LOS ANGELES — The car would halt in front of his hometown YMCA while growing up, and Kyle Kuzma would wish his mother a nice day. Karri Kuzma identified her son’s basketball passion at an early age, and so the dropoffs became normal and frequent. Karri commuted to her job, while Kyle logged hours in his home away from home, a safety net in Flint, Michigan. Kyle Kuzma understood these daily trips to the Y meant he had no choice but to spend his day inside the gym.
“I was a young kid and the YMCA was my second home, where my mom was dropping me off for seven, eight hours,” Kuzma told The Vertical. “I’d spend the day doing what I love: hoop. I’m talented, but my work ethic has pushed me over the top. First and foremost, I had a love for the game. I cherish being on the court, and I really love watching basketball, women’s basketball, whatever it is. In my environment, not many people make it out of Flint, where my mom had to work so hard, and I had to work on my game because I knew I was pretty special — and I had to do something with it.
“I had to do something to make it out. I had no choice.”
Around the Los Angeles Lakers, his success as a potential cornerstone alongside Lonzo Ball and Brandon Ingram is a credit to his dedication and a determined mindset from his life’s journey. In a talented and deep draft full of prospects, Kuzma has become one of the most impressive of them all — a versatile forward with the ability to score inside and outside, pass and handle the ball, and defend and rebound. In 10 games so far, Kuzma has three 20-point games and three double-doubles and is now starting in place of the injured Larry Nance Jr. With the league increasingly valuing positional flexibility, Kuzma translates and has performed better than few imagined. “In today’s game, I feel my talents and abilities work perfectly at any position,” Kuzma told The Vertical.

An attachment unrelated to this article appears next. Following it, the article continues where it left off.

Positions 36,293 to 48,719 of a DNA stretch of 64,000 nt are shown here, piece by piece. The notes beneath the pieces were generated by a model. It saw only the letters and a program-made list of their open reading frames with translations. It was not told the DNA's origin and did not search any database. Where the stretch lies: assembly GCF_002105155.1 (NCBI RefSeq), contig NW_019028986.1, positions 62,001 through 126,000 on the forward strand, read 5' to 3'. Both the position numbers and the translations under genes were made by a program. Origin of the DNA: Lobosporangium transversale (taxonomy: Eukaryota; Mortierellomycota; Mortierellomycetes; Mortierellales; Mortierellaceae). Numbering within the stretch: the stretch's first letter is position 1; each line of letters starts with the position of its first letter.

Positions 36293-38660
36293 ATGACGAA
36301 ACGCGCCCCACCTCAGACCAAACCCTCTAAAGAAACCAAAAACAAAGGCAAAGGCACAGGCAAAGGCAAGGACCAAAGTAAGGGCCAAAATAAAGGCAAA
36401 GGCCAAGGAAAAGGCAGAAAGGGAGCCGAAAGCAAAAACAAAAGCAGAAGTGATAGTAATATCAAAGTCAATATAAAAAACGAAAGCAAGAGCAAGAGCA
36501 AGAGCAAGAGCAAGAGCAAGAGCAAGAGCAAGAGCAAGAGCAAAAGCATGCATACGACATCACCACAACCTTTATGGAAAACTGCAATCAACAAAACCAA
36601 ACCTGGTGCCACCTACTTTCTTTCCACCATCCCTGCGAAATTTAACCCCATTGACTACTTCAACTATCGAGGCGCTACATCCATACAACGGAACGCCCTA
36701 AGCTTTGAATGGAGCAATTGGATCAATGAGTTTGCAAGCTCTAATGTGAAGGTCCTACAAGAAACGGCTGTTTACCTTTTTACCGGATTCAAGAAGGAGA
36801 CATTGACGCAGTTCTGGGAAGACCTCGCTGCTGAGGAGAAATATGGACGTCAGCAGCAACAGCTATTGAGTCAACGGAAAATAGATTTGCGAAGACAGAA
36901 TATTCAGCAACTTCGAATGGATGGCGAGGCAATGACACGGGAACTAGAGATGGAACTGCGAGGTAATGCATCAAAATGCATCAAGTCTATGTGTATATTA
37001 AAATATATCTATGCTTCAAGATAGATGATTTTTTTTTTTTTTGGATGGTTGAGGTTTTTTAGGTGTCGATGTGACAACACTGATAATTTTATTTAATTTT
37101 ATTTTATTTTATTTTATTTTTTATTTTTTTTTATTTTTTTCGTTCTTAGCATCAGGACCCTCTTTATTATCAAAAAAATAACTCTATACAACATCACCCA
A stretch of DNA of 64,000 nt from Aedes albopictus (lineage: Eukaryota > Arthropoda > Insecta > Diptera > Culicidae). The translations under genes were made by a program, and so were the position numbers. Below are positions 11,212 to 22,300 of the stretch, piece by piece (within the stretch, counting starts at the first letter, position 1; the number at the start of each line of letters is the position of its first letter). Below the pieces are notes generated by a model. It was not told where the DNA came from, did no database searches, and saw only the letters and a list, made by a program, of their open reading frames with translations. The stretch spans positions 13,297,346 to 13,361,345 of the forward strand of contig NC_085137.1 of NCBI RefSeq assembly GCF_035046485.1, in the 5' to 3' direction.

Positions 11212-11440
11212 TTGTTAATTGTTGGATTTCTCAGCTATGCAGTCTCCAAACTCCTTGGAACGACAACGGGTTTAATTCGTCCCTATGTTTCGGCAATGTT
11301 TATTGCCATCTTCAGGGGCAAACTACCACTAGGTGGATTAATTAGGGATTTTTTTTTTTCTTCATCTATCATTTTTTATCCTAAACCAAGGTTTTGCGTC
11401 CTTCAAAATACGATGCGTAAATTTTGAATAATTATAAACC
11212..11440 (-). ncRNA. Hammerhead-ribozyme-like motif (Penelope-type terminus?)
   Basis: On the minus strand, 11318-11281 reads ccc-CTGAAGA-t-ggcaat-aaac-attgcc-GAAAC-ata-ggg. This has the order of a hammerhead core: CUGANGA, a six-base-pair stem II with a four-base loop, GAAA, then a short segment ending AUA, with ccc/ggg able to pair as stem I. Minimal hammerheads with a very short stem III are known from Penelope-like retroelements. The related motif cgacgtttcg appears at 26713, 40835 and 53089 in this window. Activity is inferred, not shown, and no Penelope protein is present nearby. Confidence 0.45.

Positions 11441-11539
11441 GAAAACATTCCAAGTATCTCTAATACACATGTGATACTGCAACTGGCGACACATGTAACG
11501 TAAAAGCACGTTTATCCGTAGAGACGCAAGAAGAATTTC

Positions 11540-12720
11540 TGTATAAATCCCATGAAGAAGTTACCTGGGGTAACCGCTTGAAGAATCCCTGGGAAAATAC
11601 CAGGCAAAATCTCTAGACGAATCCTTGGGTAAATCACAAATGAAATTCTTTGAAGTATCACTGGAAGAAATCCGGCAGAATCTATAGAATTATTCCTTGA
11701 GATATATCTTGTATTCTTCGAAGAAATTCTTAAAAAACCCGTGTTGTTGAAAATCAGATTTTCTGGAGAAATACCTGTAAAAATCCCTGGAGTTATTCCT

The process that led Kuzma to these Lakers started with him declaring for the NBA draft without an agent after his junior season at Utah, and soon workouts commenced. Kuzma’s stock began to rise at the combine in Chicago where he stopped playing after an impressive first day of five-on-five scrimmages and also interviewed with the Lakers’ brass. It continued at his agency Priority Sports’ pro day in early June in Chicago, which was attended by Lakers GM Rob Pelinka and assistant GM Jesse Buss, and a workout for the team in El Segundo in the days to come further solidified his standing.
Looking back, Kuzma remembers the major matchups in college, the breakout games, including his 21-point, eight-rebound performance against Duke in December 2015 that gave him thoughts about leaving school as a sophomore. All those workouts at the YMCA in his hometown transitioned into structure when he connected with his trainer, Clint Parks, during his redshirt season at Utah in 2013-14. Along the way, Kuzma has remained inquisitive, a 6-foot-9 player who asks people around him about their craft and looked within to improve his own.